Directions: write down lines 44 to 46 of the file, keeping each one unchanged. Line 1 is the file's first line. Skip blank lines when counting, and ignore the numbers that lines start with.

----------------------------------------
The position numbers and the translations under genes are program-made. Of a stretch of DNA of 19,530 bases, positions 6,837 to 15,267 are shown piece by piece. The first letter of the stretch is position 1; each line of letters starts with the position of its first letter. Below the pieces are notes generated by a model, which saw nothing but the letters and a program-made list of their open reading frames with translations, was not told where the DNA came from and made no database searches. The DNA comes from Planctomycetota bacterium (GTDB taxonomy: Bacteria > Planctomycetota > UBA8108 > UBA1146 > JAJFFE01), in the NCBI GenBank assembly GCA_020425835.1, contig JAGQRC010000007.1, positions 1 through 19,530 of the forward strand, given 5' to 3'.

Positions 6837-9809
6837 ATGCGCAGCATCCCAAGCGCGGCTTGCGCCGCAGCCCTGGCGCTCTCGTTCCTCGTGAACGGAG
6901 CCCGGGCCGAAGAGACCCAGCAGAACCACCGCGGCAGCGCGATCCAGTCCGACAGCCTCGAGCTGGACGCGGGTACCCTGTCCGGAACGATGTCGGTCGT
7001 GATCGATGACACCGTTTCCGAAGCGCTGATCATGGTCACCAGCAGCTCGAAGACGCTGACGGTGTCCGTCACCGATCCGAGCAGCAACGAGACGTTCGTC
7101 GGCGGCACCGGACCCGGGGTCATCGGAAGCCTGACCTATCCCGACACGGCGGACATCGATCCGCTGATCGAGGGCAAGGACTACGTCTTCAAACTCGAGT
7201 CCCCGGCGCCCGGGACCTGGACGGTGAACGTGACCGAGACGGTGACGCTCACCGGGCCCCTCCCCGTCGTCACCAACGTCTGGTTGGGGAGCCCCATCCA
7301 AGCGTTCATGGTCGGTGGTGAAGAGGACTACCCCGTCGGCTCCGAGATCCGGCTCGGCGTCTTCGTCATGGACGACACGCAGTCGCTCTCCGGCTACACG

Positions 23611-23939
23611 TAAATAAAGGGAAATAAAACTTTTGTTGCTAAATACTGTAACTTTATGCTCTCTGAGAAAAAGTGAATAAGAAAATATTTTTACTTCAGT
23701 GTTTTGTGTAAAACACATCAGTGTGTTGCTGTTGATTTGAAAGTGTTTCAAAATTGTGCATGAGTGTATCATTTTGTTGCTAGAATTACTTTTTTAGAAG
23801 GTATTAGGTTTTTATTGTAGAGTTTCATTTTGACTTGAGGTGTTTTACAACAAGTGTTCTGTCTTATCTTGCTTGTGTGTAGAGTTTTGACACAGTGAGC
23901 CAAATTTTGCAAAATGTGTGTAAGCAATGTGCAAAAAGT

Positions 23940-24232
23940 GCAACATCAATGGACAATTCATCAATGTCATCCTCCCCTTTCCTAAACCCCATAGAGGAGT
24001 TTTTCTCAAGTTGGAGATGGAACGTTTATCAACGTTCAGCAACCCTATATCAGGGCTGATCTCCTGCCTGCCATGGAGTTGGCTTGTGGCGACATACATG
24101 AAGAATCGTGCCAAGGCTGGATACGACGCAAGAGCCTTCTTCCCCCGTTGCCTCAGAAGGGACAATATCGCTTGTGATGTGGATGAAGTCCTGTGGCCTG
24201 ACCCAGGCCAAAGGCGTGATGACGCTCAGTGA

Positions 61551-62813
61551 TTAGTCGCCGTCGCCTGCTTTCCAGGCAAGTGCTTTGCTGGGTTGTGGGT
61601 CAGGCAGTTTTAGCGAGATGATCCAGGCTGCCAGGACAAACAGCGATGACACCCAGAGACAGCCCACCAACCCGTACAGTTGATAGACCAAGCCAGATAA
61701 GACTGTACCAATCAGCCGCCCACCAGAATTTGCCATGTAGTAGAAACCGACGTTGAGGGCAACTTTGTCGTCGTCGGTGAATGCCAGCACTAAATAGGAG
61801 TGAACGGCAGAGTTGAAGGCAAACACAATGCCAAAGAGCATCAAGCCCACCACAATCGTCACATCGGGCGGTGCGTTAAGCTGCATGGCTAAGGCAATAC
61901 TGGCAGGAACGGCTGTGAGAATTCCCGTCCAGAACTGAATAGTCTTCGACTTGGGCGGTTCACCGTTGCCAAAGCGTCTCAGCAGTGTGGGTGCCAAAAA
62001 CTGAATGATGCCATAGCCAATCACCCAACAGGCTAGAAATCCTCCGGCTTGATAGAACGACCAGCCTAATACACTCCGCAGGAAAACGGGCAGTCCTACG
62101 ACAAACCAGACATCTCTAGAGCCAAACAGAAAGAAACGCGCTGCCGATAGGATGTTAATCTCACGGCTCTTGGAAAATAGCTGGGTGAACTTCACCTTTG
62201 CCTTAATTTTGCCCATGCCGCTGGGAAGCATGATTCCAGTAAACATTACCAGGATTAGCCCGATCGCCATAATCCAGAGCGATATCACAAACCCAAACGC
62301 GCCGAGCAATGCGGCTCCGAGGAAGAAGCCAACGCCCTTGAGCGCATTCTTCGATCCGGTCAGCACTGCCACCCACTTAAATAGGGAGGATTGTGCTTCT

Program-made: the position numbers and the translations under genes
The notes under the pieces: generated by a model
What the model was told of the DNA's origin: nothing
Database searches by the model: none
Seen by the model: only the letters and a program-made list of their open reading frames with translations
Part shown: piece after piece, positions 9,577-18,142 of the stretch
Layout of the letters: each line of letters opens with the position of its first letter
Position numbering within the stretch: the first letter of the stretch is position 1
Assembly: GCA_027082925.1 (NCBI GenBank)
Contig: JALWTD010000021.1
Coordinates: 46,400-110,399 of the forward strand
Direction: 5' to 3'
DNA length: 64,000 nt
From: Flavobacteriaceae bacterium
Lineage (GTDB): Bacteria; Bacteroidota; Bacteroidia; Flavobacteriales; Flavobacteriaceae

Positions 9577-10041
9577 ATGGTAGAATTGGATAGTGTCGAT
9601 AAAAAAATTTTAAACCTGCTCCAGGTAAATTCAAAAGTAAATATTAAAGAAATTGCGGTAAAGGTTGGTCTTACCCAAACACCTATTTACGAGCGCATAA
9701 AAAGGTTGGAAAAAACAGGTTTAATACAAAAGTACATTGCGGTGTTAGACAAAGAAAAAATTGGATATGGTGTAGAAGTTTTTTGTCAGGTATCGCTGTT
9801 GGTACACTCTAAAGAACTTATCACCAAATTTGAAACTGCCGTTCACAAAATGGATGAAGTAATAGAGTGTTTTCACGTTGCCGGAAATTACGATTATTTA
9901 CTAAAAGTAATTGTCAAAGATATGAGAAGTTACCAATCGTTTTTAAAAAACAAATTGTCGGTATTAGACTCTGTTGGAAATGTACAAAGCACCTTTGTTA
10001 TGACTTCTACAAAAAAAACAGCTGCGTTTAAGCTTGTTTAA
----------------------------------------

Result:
Positions 9577-10041
9577 ATGGTAGAATTGGATAGTGTCGAT
9601 AAAAAAATTTTAAACCTGCTCCAGGTAAATTCAAAAGTAAATATTAAAGAAATTGCGGTAAAGGTTGGTCTTACCCAAACACCTATTTACGAGCGCATAA